Thanks to delicate surgery and a 3D print face mask, Loca, a 4-month-old female Staffordshire bull terrier, is recovering from a severe attack from another dog.
The attack fractured Loca’s cheekbone and jawbone, extensively damaged her temporomandibular joint, a sliding hinge connecting her jawbone to her skull, according to a UC Davis Veterinary Medicine news release. There were were also multiple puncture wounds on her face and neck.
The release provided details about how UCD caregivers planned Loca’s delicate treatment:
Faculty members Drs. Frank Verstraete and Boaz Arzi and resident Dr. Colleen Geisbush of the UC Davis veterinary hospital’s Dentistry and Oral Surgery Service knew Loca’s surgery would be challenging, but there was hope. Loca was young, which meant there was a good chance that the damage to the temporomandibular joint could correct itself with natural bone regrowth. The case also offered them the opportunity to utilize a new face mask they developed with biomedical engineering students.
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Designed to be used as a cast for a fractured skull while it heals, the mask was the result of a collaboration between the oral surgeons and the UC Davis College of Engineering.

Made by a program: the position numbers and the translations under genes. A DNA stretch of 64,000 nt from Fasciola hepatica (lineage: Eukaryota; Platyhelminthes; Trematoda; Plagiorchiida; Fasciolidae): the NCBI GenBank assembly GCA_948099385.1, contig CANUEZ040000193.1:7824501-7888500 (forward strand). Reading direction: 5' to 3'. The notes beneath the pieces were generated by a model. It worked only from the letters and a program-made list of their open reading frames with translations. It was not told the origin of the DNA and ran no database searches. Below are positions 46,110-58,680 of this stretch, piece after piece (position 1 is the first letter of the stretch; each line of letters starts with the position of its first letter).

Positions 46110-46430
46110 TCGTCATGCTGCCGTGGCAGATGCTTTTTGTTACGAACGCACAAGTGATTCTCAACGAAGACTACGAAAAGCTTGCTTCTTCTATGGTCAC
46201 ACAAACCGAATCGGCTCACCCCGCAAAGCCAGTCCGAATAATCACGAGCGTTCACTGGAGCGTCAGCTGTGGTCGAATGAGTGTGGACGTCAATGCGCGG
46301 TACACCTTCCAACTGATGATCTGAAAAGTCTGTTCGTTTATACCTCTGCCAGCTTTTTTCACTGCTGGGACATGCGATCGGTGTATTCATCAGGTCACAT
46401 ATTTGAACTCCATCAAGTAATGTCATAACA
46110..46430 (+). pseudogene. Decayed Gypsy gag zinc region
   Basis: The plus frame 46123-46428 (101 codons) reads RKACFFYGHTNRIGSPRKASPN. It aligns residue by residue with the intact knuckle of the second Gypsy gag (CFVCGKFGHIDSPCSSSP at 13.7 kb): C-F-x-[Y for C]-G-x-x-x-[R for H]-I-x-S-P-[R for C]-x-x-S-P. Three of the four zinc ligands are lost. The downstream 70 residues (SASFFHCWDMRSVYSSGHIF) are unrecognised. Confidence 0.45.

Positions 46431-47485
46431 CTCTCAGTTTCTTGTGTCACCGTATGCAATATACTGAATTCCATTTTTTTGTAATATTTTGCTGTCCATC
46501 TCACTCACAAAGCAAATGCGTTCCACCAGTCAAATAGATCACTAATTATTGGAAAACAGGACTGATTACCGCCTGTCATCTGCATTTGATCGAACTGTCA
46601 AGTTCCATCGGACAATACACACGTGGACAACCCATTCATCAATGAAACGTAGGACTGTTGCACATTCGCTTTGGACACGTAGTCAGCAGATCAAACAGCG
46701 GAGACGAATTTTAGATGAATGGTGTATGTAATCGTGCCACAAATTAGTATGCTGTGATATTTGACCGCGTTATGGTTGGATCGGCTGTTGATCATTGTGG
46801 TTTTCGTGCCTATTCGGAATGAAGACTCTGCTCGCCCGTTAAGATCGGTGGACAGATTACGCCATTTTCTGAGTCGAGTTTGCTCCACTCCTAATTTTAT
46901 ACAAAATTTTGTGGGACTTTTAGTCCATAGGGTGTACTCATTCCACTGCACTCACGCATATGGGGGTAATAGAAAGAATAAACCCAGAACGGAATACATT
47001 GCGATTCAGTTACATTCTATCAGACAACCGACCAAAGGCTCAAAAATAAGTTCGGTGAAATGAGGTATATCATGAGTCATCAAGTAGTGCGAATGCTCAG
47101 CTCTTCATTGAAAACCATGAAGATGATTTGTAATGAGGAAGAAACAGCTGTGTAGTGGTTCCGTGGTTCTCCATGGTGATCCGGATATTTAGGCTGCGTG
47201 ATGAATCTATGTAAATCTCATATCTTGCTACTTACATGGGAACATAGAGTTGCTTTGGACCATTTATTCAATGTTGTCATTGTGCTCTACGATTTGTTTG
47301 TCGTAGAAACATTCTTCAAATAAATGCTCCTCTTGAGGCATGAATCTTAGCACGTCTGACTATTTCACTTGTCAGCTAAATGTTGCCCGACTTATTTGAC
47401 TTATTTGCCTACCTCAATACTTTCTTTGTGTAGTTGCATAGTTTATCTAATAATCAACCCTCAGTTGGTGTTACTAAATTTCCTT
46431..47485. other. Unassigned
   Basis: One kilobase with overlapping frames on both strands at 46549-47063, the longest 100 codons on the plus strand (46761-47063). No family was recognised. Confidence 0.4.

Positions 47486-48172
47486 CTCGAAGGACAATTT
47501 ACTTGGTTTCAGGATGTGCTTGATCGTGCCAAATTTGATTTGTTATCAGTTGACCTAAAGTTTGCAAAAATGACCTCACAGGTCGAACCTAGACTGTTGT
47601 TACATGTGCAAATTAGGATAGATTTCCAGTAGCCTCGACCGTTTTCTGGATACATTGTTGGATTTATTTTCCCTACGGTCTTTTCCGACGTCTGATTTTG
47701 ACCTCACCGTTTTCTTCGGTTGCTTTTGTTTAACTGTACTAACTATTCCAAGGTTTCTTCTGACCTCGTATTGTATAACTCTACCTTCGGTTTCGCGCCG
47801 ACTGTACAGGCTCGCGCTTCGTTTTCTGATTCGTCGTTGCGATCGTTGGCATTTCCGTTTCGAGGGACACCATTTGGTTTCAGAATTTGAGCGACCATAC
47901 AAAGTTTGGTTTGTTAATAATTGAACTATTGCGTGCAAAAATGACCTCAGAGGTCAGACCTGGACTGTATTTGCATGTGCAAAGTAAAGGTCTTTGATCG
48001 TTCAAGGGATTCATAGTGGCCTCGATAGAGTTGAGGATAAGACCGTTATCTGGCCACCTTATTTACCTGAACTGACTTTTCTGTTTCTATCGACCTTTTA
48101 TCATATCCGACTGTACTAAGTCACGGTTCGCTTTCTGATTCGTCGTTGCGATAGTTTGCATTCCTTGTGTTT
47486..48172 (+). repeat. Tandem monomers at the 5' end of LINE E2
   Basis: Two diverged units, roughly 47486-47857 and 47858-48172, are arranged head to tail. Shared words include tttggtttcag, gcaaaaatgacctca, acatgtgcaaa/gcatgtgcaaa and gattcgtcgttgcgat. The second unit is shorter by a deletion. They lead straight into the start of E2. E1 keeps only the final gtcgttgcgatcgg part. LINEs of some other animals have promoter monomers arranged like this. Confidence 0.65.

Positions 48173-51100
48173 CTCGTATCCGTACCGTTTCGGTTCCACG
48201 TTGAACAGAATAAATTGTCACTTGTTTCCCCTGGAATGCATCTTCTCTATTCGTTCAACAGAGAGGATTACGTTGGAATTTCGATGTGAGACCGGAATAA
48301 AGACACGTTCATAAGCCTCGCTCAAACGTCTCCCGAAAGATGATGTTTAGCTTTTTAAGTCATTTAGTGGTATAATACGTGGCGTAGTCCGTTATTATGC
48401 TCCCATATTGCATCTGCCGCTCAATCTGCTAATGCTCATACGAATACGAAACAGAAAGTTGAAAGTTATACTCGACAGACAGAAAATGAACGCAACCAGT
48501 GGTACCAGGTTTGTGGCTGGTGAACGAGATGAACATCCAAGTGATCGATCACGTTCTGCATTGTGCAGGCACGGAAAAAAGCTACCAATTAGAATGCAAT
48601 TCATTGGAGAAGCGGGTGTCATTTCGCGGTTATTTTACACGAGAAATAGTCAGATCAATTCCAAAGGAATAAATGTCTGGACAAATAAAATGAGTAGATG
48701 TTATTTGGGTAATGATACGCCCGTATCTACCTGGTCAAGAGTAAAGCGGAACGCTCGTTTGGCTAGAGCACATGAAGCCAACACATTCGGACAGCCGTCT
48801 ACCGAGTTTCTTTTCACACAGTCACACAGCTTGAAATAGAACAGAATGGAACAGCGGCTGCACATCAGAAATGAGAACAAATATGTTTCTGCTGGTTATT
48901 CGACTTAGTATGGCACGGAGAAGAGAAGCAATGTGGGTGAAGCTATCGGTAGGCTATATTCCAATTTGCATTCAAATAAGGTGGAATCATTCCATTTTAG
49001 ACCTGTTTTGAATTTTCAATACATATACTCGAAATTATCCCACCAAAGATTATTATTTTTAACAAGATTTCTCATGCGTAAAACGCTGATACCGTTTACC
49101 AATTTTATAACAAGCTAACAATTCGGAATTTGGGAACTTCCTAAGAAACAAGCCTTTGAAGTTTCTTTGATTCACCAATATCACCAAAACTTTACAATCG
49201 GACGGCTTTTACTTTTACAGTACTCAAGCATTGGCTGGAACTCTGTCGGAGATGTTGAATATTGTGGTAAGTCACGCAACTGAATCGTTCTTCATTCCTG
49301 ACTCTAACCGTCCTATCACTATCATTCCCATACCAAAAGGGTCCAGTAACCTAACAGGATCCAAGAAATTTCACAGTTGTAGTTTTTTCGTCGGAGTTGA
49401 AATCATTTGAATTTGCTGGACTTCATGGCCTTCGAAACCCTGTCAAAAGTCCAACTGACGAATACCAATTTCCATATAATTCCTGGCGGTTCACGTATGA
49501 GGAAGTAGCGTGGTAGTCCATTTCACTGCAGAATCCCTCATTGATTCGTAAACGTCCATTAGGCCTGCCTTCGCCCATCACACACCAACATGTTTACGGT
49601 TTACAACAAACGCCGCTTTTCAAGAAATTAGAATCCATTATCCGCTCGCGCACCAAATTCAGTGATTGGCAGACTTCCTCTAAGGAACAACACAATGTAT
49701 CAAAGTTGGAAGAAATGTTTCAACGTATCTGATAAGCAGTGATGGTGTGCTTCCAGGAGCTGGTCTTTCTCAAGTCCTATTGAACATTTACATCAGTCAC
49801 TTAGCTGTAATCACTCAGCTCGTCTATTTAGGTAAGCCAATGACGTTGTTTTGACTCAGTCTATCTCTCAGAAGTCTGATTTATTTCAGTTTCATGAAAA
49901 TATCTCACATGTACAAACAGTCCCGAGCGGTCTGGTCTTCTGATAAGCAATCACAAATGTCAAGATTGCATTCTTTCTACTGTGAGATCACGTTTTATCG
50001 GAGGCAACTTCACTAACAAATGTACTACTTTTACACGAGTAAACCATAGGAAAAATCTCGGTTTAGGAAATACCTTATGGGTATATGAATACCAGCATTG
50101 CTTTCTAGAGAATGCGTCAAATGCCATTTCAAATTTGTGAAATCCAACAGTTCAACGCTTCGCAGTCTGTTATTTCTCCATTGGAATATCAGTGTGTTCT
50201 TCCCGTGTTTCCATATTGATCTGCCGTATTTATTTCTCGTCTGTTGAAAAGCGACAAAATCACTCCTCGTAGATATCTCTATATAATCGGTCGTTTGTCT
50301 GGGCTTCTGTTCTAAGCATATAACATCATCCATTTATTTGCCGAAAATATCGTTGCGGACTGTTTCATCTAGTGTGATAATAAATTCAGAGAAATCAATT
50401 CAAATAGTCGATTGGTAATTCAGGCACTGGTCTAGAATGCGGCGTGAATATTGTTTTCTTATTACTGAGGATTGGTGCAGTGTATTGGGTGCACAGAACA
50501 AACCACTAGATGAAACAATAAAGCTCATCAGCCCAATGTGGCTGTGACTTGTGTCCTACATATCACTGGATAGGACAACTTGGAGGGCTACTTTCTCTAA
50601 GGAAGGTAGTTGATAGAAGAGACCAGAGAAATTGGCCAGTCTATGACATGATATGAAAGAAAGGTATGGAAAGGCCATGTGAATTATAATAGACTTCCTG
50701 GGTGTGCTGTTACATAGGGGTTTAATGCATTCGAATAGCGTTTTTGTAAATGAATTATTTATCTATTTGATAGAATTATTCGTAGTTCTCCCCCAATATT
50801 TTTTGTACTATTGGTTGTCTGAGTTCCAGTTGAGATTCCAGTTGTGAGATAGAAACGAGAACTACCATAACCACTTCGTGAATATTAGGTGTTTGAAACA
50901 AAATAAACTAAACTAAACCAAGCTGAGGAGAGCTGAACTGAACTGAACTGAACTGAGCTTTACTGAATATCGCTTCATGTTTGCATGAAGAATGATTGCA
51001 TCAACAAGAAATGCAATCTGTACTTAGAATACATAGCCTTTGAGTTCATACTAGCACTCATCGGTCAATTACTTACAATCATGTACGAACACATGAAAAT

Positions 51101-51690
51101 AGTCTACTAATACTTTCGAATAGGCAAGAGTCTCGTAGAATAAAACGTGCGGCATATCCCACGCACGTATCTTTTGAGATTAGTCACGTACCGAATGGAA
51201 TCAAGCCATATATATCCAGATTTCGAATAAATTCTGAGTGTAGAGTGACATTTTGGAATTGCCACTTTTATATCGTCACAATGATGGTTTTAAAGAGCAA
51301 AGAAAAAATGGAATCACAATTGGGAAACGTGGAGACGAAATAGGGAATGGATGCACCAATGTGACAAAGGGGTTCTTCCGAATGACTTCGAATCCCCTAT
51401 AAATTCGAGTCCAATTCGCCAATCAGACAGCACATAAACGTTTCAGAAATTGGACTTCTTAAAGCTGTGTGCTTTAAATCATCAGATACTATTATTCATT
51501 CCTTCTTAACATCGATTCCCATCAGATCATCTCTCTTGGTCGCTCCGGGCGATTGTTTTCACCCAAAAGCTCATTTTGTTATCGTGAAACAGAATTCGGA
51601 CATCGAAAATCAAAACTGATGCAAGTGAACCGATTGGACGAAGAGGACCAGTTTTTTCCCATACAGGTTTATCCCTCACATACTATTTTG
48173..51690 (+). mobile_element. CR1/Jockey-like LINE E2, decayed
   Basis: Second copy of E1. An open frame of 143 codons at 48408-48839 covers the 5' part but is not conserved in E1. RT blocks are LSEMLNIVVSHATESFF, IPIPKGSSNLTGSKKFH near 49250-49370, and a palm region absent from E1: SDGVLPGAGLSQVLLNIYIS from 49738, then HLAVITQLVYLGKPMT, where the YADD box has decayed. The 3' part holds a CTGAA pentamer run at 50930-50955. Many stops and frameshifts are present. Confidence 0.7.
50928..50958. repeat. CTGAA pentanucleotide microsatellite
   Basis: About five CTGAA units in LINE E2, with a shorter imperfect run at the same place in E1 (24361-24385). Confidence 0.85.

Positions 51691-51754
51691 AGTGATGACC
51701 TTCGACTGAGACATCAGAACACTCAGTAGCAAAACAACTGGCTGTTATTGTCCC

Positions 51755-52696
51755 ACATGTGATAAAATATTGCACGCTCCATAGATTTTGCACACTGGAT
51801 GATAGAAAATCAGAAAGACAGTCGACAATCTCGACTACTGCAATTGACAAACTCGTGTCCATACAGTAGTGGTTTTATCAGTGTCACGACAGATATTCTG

The Dentistry and Oral Surgery Service has been working with UC Davis College of Engineering Biomedical Engineering students to design an apparatus that could help the healing process of maxillofacial fractures. The result was the Exo-K9 Exoskeleton – a custom, 3D printed exoskeleton for dogs with maxillomandibular injuries.
As soon as Loca arrived at the hospital, Arzi notified the BME students to be ready to print an Exo-K9 if a CT scan showed that she would be an ideal initial case. A cone-beam CT scan showed the extent of the injuries to her facial bones, jawbone, temporomandibular joint, and also a small fracture in the vertebrae of her neck. A salvage surgery was then performed to remove bone fragments from her right cheekbone and right jawbone.
While Loca was recovering from surgery, BME students worked in the Translating Engineering Advances to Medicine Laboratory. Based on Loca’s specifications from her CT scan, the mask’s dimensions would precisely fit her head, and could help optimize the healing process.
Loca did extremely well throughout her three-day hospitalization and began eating soft food. For the next month, Loca was not allowed play with any toys, chew bones or anything else hard. Her mask and neck collar remained on at all times except to allow her to eat and drink. She was fed a soft diet until her injuries healed.
Loca had a one-month recheck that showed new bone was forming in the place of her former temporomandibular joint.
Almost three months later, Loca received her third cone-beam CT scan which revealed that her previous surgery sites healed well and that the new temporomandibular joint formation was progressing.
Anthony Sorci: 916-321-1051.